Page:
Pocketblog is going back to basics. This is part of an extended course in management skills.
Are you a ‘rush-rush-got-to-get-things-done’ sort of a manager, or are you a ‘take my time; want to get things right’ type? Or are you nicely balanced. Doctors Mike Friedman and Ray Rosenman identified these two styles as, respectively, Type A and Type B personalities. When I tell you they were cardiac specialists, you might start to worry. There is no need. Take the test and then I’ll explain.
For each of these nine statements, score yourself 0 to 10 according to how close you lie to the first statement (a low score) or to the second statement (a high score).
Casual and relaxed 0 … 10 Often feel on edge
Slow and deliberate 0 … 10 Always rushing
Dislike deadlines 0 … 10 Love working to deadlines
Patient 0 … 10 Impatient
Express your feelings 0 … 10 Suppress your feelings
One thing at a time 0 … 10 Lots of things at once
Ready in advance 0 … 10 Just in time
Plan and prepare 0 … 10 Just do it
Enjoy relaxing 0 … 10 Feel guilty when relaxing
Friedman and Rosenman predicted that strong Type A personalities would be prone to heart disease and die young. They were wrong. Many of their patients did have a cluster of personality traits that they characterised as Type A, but only a few of them were truly predictive of illness – and not the ones relating to rushing about.
However, both Type A and Type B personalities each have their own challenges in operating in an organisation. Let’s look at some.
Dealing with other People
Inevitably, we deal best with people who are like us. We find them easy to understand and their habits agreeable. Type As readily get impatient with Type Bs. They want the B to hurry up and despair that the B has no sense of urgency about things. Type Bs find Type As’ hurry annoying; they would rather the A would slow down and do things properly and are concerned about quality standards.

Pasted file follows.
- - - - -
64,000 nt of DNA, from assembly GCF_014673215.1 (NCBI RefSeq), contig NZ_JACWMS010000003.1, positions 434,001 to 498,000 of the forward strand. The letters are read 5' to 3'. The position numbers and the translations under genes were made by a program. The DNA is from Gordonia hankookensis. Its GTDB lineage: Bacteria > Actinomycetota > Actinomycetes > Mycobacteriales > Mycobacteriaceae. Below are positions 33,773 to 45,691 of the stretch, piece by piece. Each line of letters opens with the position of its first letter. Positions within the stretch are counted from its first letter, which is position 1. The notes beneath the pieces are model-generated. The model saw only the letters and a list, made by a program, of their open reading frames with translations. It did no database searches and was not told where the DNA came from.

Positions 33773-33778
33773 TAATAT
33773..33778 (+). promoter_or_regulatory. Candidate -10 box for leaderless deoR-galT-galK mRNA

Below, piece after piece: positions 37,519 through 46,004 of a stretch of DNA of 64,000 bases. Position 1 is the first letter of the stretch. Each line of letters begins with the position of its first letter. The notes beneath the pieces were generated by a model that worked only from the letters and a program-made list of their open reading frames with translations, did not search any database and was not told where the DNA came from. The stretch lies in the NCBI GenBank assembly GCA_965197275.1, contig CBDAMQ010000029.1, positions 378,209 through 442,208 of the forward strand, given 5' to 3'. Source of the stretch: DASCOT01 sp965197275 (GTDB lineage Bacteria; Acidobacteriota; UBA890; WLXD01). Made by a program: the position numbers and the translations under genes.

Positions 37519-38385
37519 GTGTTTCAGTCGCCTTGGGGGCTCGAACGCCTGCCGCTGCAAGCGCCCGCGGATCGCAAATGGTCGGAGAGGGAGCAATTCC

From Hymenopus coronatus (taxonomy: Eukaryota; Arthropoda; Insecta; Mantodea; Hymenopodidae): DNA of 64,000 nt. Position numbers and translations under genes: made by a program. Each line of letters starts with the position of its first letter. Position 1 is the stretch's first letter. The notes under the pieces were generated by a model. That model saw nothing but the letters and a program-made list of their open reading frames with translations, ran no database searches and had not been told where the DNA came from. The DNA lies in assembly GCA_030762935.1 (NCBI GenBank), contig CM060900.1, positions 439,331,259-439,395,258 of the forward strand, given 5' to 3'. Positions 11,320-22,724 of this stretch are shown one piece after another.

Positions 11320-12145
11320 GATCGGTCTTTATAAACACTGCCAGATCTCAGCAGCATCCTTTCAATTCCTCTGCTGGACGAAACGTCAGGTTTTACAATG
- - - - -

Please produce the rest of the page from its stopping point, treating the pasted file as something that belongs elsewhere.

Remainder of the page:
Dealing with Admin
Type Bs will take on the organising and admin tasks as another thing to do carefully and well. Type As – unless they really value it – will rush through it, wanting to move quickly onto ‘proper work’. They will then get angry when they can’t find what they need or get what they want.
Dealing with Interruptions
Type Bs may not welcome an interruption – especially when they are engrossed in something – but when they accept it has happened, they will turn their whole attention to you. This is great for the interrupter and can lead to positive outcomes. But when the interrupter has a non-critical issue, Type Bs can lose valuable time on the work they were doing. Not so Type A’s. The interruption may be unwelcome or a welcome distraction when they are starting to feel bored, but the Type A will soon be tapping their foot, keen to get on.
Type A personalities get masses done; often just in time and at breakneck pace. Quality can suffer, especially when they try to multi-task, but it is Type As who are at the heart of the (perfectly true) cliché: ‘if you want it done; ask a busy person.’ Type Bs focus on one thing at a time and do it well. They plan well and execute effectively, as long as they don’t get held up by an interruption or by finding a problem and working deliberately to solve it.
Exercise: Balance is Everything
The most successful people inevitably balance both personality types. Look at your weak points and note them down. What strategies can you use to neutralise them?